A country’s level of development is how far it has grown economically, technologically and the quality of life people typically have.
Economic factors include income (how much money people earn), how secure people’s jobs are and standard of living (housing, personal mobility). It also includes physical factors such as diet, nutrition, fresh water supply, climate, environmental quality and hazards.
In terms of quality of life, we consider family/friends, education and health. Also included in this is psychological factors such as people’s level of happiness, security and freedom.
Gross national income (GNI) is a common way of calculating a country’s level of development. GNI shows the average wealth of the citizens of a country. GNI allows comparisons to be made between countries. To calculate GNI you add together the total value of all the goods and services produced by the people within the country to the income earned from investments that its businesses and people have made in other countries.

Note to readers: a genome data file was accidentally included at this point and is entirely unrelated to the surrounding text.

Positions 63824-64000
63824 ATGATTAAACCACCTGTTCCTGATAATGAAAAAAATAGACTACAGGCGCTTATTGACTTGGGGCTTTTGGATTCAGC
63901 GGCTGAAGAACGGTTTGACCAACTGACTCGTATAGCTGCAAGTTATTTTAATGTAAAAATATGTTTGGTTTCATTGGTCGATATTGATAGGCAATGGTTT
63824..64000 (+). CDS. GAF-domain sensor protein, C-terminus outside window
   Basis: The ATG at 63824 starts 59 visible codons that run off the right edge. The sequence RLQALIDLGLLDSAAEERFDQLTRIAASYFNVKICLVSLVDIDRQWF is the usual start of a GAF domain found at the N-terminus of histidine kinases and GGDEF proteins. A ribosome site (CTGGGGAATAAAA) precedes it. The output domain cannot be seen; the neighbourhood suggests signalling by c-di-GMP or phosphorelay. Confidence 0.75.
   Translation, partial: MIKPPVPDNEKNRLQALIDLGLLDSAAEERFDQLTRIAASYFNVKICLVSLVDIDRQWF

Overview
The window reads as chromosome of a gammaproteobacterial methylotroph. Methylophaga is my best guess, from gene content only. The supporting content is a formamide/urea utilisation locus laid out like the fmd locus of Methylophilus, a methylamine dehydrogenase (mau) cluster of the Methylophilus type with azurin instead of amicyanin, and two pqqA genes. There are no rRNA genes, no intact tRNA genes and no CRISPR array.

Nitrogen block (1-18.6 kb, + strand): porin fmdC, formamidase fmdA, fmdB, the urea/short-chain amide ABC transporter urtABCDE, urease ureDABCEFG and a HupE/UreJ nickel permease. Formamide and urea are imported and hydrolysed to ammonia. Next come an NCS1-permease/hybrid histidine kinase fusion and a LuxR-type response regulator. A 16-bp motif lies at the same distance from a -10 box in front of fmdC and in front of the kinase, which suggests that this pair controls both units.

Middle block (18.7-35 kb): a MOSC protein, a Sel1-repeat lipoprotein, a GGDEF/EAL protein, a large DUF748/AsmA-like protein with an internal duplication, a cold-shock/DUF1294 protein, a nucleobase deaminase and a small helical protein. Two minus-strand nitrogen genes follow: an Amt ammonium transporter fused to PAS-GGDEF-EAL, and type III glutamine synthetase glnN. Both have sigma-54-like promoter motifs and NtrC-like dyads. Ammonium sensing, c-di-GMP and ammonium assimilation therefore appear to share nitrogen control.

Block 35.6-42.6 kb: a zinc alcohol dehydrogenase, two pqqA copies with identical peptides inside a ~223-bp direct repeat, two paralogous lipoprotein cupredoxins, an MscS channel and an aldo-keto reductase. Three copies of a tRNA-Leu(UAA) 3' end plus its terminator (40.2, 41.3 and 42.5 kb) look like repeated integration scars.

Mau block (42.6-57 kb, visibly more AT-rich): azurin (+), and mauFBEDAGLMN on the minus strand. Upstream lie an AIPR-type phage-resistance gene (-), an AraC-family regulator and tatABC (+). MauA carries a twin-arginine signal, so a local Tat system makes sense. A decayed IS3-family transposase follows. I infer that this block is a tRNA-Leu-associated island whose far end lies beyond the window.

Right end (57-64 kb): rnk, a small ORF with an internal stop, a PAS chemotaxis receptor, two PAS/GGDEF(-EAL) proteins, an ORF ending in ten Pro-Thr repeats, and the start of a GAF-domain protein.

As countries have different population sizes a further calculation needs to be made in order to make comparisons. This involves dividing the GNI by the population of the country to arrive at the GNI per capita. Then the value is converted into US dollars to allow comparisons to be made between countries. Finally, each figure must be adjusted based on its income. In low-income countries (LICs) goods and services often cost less than in high-income countries (HICs).
Based on GNI countries are classified into three main groups. These are high-income countries, newly emerging economies and low-income countries.
As of 1 July 2016, low-income economies are defined by the World Bank as those with a GNI per capita of $1,025 or less in 2015. There are 31 countries classified as LICs. These are shown below.
Low-income countries (LICs) according to the World Bank
High-income economies are those with a GNI per capita of $12,476 or more. These are shown below. 78 countries are considered as being HICs.
High income countries according to the World Bank
NEE countries are those in-between.
You can view countries by classification on the World Bank website.